It should be appreciated that the materials used in the construction of the combustion and turbine sections have temperature limitations.

Taken to extremes, they will melt. There are other considerations, however. Metallic materials will suffer degradation in their mechanical properties if exposed to excessive heat.

Nickel based alloys can become brittle if overheated. This would lead to fatigue cracking.

Materials under stress at high temperatures can suffer plastic deformation through creep.

To avoid confusion do note that flame tubes are often described as combustion liners. You will encounter both descriptions.

The flame temperature in the primary combustion zone is 2,000°C, which is above the melting point of the nickel alloy liner.

If the liner is exposed to temperatures approaching this value it will suffer a level of degradation consistent with the temperature reached and the time of exposure.

This can range from instant burn through to discolouration or ‘blueing’.

It seems like a good idea to prevent the flame touching the combustion liner. The re-circulating primary air from the swirl vanes and the secondary air interact to create a centralised flame region within the toroidal vortex.

The air entering from the flare and the cone angle of the atomised spray from the fuel nozzle also helps to shape the flame.

The tertiary air provides a cooling flow to insulate the flame tube from the air casings.

Corrugations in the flame tube allow some of this air to pass into the flame tube along the tube inner wall surfaces to insulate them from the high temperatures.

The melting point of the nickel alloy material of the tube is around 1800°C so you can appreciate how important this insulating flow is. The tube is cooled externally by the tertiary airflow that also creates an insulating layer to protect the air casings.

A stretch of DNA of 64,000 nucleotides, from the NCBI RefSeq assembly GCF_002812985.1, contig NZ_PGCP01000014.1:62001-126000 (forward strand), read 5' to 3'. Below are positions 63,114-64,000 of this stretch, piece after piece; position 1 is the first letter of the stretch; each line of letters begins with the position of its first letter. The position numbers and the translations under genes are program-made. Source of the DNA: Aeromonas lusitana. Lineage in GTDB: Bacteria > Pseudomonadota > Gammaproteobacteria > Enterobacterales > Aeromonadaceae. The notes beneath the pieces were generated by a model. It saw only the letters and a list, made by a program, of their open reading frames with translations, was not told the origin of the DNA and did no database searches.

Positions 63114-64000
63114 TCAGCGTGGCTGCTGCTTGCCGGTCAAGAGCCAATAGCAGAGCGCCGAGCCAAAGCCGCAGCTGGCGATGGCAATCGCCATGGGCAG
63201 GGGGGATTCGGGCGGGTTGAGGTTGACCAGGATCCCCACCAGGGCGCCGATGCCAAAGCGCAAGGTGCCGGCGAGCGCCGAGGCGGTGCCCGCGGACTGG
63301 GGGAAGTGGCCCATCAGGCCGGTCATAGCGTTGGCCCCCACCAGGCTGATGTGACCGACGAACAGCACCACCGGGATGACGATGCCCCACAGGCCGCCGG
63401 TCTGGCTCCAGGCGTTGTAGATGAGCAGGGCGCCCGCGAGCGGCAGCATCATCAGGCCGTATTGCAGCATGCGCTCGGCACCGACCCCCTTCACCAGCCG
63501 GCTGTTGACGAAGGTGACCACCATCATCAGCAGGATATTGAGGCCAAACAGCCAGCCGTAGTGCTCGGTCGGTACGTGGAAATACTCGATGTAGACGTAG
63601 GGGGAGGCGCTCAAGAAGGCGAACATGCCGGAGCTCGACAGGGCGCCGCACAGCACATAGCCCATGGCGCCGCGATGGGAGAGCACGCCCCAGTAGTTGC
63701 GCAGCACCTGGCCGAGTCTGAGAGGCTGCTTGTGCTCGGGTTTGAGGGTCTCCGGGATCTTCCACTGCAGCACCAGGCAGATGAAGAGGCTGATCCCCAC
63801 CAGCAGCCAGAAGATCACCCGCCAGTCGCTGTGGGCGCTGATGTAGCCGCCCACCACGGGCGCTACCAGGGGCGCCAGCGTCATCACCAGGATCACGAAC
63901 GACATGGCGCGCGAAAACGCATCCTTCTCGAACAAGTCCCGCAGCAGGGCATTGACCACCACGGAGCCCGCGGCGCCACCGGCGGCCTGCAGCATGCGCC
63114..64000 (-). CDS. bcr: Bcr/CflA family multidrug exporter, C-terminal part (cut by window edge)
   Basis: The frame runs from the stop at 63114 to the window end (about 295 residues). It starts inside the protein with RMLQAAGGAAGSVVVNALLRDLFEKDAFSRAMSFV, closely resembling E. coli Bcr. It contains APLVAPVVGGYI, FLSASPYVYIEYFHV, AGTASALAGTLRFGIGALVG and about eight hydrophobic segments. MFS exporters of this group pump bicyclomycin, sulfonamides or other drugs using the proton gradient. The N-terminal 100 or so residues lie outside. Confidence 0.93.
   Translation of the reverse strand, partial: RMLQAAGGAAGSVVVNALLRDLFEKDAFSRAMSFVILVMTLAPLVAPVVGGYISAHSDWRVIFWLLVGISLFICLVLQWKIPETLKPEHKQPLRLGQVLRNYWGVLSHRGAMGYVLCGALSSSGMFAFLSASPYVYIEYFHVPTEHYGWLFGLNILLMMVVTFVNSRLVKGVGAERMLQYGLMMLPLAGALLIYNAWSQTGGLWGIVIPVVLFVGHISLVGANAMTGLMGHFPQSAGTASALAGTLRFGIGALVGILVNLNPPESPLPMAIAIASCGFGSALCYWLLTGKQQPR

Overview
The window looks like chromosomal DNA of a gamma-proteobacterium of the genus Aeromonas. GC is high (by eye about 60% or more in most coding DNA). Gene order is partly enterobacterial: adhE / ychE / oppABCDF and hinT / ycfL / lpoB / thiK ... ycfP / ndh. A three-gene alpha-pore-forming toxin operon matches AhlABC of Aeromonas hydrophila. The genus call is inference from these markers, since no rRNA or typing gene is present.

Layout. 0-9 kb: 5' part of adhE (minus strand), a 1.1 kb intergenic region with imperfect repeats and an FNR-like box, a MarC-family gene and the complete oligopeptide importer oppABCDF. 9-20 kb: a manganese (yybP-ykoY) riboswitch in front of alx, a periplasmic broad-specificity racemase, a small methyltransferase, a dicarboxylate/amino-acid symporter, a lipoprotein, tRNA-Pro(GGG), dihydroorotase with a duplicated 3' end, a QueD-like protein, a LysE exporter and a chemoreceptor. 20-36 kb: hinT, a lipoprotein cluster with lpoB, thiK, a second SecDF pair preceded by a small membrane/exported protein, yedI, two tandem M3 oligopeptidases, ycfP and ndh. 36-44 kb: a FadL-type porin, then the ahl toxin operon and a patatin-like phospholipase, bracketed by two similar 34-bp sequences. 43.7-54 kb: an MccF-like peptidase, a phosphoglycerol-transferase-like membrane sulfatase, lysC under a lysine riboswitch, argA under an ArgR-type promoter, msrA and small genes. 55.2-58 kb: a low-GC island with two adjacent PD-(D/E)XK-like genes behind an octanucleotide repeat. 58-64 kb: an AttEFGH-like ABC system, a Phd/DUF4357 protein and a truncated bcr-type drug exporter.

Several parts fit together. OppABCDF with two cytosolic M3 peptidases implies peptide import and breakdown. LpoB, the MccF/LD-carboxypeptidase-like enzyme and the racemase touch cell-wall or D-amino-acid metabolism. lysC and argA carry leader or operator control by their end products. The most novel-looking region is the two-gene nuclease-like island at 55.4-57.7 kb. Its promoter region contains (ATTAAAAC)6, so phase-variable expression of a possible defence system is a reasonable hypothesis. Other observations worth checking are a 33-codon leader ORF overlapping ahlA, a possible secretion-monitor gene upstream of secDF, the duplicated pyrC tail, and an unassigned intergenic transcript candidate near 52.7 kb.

Cooling air is also introduced into the liner through corrugations or holes.

This air forms a cooling boundary layer on the inner walls of the liner to insulate them from the flame.

Later combustion liners have air circulating through cavities within double walls to provide more efficient cooling.

These are transpiration and effusion cooling methods in combustion chamber.

This reduces the cooling air requirement by around 50%.

The gas temperature after combustion is then diluted down to a value acceptable to the high-pressure nozzle guide vanes in the turbine section.
This is achieved by introducing air through the large dilution holes at the rear section of the liner.

The remaining tertiary airflow will pass out of the air casing and be passed through the hollow high-pressure turbine nozzle guide vanes to act as cooling air for the vanes.

We still refer to this air used for cooling the HP nozzle guide vanes as HP compressor delivery air, which is what it is really.

 Example of combustion chamber cooling designs
Example of combustion chamber cooling designs
Example of combustion chamber cooling structures
Example of combustion chamber cooling structures
Example of combustion chamber diffusion cooling
Example of combustion chamber diffusion cooling

Combustion liners are firmly attached at the front but are only located in a sliding joint at the rear.

This allows the combustion liner to expand and slide rearwards in its rear location support within the nozzle box without fear of buckling stresses being set up.

New combustion chamber designs incorporate a flame tube with double walled sections that allows the passage of cooling air between the walls.

Air enters the region between the walls through small effusion holes and the process is called transpiration cooling.

The combustion system raises the temperature of the air from the compressors by adding heat energy from the fuel.

The temperature of the air leaving the high pressure compressor can already be in the region of 500ºC.

The normal turbine entrance temperature is around 900ºC, rising briefly up to about 11 00°C on accelerations.
The amount of fuel consumed, therefore, is controlled to give a temperature rise in the range of 400 – 600°C.

It is the materials in the hot section that limit the possible temperature rise.

The fuel is initially lit by means of two electrical igniters during the engine start cycle and combustion then becomes self supporting.

There are many combustion chamber designs in use but the combustion process used in each is the same as that described above.